If these pages are any guide, Steeler fans live in terror that all four of our ILB targets are bound to be gone at the 28th pick overall, and that only some second rate prospects will remain. Nonsense. This draft class has so much quality that Kevin Colbert will either get his man at ILB/Safety or an even more talented player somewhere else.
Defining “1st Round Talent” and Dividing the 1st Round Up
This has come up several times in our Comments, but I think it’s actually a pretty simple thing to do. Collect and grade all the prospects from the past ten years into a pool as if this was a single draft. Select the top 320 of those prospects, respectively. All of those are 1st Round Talents. 32 names per year, with some years having more than their fair share while others have less. This is a good year.
Several years ago we adopted the “Highest Value [HV]” grading scale for our BTSC Big Board, and it will serve us just as well here. To recap: Imagine that Al Villanueva goes on a quest for the Holy Grail and forgets the airspeed of a unladen swallow. Aaaaaaaah! Hole in starting lineup. How high could we value Tackle Prospect X before feeling cheated? Or maybe both Heyward and Tuitt get kidnapped by aliens and taken to be sex slaves on Planet Femluck. How high could we value this D-Line Prospect Y before wanting to trade back? Or AB’s old buddy is heard explaining to the medics, “Then he said only wimps use goggles and gloves to arc weld and fired the thing up...” How high can we value this WR Prospect Z without gagging?
You get the idea. HV means the highest value a player could reasonably have for a team with distinct need at the position. It works very well for every position but Quarterback, where I think it fails a bit because “distinct need” doesn’t quite capture the sense of “abject desperation” that can drive those picks. In any case, our Big Board gets built by adjusting grades down for lack of need, but never moving a grade above that Highest Value. Thus Vita Vea and DaRon Payne, who might be 1:10 prospects on a team needing a foundation piece for its defensive line, are at 1:25 and 2:12 on this year’s Steeler-oriented Board. They are discounted because the Steelers have much less need at that spot. Meanwhile Leighton Vander Esch and Rashaan Evans, probably weaker prospects in the absolute sense, are both at 1:15 on our Big Board because that is the Highest Value we can reasonably assign.
1st Round Talents in the 2018 Draft
I have not done much film study this year but I do read, listen and watch a lot of opinions from people who do. What follows are my best efforts to assign consensus, average grades based on the opinions expressed in multiple boards from multiple sources. Please note that I am well aware that the categories overlap. I’ve done that to emphasize that these aren’t hard lines but rather shades of gray about which reasonable people disagree. Please assume that words like “about,” “approximately” and “or thereabouts” are implied in every grade.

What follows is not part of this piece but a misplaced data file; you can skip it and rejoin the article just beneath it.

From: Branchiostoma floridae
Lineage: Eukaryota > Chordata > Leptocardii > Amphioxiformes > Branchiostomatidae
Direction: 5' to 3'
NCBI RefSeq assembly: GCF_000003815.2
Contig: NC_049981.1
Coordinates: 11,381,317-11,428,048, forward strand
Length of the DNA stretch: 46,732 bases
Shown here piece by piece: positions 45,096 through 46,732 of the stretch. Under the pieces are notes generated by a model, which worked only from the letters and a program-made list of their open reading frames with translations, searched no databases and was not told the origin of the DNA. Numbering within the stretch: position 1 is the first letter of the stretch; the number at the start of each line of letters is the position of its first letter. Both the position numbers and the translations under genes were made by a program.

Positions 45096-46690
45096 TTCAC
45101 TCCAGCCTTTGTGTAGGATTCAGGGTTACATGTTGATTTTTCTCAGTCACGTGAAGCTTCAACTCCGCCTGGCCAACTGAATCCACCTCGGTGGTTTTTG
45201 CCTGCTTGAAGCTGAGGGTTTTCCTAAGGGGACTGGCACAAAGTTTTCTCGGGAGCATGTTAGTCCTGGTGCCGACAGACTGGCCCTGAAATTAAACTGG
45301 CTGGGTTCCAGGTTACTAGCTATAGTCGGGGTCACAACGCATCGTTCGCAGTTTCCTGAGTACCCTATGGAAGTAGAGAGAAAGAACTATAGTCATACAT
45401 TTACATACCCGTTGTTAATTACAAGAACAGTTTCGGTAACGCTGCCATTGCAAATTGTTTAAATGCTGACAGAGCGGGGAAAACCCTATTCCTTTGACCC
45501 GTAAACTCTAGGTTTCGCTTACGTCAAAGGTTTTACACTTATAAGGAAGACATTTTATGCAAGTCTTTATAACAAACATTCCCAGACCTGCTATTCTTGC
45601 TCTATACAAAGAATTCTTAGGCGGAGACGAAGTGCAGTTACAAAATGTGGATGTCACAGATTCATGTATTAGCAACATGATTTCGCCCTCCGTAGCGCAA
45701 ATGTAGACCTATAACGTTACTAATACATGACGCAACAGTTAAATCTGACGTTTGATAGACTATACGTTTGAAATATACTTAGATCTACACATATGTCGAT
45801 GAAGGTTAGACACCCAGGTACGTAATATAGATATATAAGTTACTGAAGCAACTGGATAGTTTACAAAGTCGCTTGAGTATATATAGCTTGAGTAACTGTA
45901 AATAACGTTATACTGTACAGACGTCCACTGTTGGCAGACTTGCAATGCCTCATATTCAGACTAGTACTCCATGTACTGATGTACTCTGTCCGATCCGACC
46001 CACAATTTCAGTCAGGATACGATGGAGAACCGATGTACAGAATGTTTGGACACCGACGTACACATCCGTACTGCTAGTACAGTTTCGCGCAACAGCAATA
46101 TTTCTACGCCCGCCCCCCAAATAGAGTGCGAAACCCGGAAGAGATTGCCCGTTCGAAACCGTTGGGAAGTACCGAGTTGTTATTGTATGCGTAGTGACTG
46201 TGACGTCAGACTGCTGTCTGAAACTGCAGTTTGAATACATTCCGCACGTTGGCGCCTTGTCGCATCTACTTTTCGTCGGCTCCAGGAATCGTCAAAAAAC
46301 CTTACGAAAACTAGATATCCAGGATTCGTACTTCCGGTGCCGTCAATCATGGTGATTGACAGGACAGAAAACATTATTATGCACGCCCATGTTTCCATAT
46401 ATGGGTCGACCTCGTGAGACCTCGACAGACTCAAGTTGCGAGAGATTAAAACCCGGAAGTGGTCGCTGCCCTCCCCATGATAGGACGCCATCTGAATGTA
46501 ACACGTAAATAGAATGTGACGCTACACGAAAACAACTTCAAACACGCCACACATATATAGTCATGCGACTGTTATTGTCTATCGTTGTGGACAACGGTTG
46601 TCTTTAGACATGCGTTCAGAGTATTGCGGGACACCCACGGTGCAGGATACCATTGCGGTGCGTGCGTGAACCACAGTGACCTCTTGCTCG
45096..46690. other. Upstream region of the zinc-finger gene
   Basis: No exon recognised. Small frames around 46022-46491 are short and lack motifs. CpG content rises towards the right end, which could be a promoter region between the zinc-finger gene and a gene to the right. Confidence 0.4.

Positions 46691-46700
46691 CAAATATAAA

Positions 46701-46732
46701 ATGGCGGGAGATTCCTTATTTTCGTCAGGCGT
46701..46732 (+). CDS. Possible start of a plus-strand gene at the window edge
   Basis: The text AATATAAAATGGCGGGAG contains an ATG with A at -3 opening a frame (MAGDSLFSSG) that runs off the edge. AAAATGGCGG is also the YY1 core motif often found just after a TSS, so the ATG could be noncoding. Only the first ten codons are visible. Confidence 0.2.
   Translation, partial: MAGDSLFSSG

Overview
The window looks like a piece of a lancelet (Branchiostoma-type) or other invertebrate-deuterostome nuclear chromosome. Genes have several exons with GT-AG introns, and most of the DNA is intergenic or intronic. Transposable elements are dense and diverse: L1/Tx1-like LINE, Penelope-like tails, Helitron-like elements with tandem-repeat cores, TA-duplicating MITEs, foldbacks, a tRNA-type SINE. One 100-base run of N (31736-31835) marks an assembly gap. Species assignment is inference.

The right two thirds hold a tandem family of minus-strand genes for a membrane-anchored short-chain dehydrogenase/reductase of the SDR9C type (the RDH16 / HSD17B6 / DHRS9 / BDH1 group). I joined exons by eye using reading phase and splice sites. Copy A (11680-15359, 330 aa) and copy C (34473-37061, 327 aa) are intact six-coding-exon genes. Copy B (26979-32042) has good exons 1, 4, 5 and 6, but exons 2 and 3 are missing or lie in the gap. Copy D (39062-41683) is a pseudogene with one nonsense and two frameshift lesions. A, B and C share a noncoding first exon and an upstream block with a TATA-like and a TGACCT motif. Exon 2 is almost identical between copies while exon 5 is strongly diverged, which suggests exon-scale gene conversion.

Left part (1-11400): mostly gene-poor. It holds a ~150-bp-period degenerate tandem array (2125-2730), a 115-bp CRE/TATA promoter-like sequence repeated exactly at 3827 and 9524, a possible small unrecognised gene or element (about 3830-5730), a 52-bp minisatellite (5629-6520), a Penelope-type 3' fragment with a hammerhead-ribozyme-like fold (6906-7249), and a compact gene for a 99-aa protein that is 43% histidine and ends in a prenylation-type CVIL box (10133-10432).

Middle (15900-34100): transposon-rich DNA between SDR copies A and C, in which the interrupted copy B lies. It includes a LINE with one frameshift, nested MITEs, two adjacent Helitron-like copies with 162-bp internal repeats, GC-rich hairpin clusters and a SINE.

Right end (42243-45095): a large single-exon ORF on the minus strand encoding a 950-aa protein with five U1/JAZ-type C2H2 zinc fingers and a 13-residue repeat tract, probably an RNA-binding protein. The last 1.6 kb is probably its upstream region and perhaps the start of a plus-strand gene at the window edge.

That is a lot of Round 1 talent, which different teams will of course discount depending on their own needs. Eleven (11) of those are special talents and/or top Quarterbacks who will certainly be gone before Pittsburgh gets a sniff. That leaves 16 players that other teams might poach before Pittsburgh goes on the Board. That is the exact number of Mid-1st values (a fact I assure you is pure coincidence).
Look, I get the concern. The more you think about this, the more you say to yourself:“Everyone we target has a Mid-1st value while the Steelers are picking toward the very end. There’s no way we can expect to get a steal in every draft!” You’d be right for an average draft but not for this one. There really are simply that many good prospects available. Many prospects don’t pan out of course, but that is another discussion.
But it’s even better than that. Look at the “Late-1st” group and you’ll see that it is dominated by the positions that typically get overvalued such as inside and outside pass rushers, a pair of good Corners, an offensive tackle (in a thin year), a quarterback, and two receivers (in a thin year this high). Plus there is a distinct tilt toward early defensive talent throughout my Round 1 grades, but we know that just as many teams need help on the offensive side. What are the odds that one of those teams will start to reach? The fringe-1st list has a lot of names...
Go down the teams. Do your own mock. Add in the couple of the fringe-1st names and a surprise or three that I’ve no doubt missed. What is left at 1:28? A darned good player who will either be (i) one of the coveted ILB’s, (ii) one of the two excellent Safeties we’ve targeted as exceptional consolation prizes, or (iii) a prospect like RB Derrius Guice or CB Jaire Alexander that by all rights should have been picked 10 spots above where Pittsburgh has its turn.
Set your mind at ease Steeler Nation. The team will get a great player on Thursday night. The bigger question is whether any of those Round 1 talents will be available when our team picks at #60 on Friday. Round 2 weights as heavily toward offense as Round 1 does toward defense, so a lot of teams are going to focus in that area and quite possibly allow a superior talent to fall.
And Don’t Go Thinking I’m Unduly Optimistic
Here is a comparable table from the awful draft class of 2013.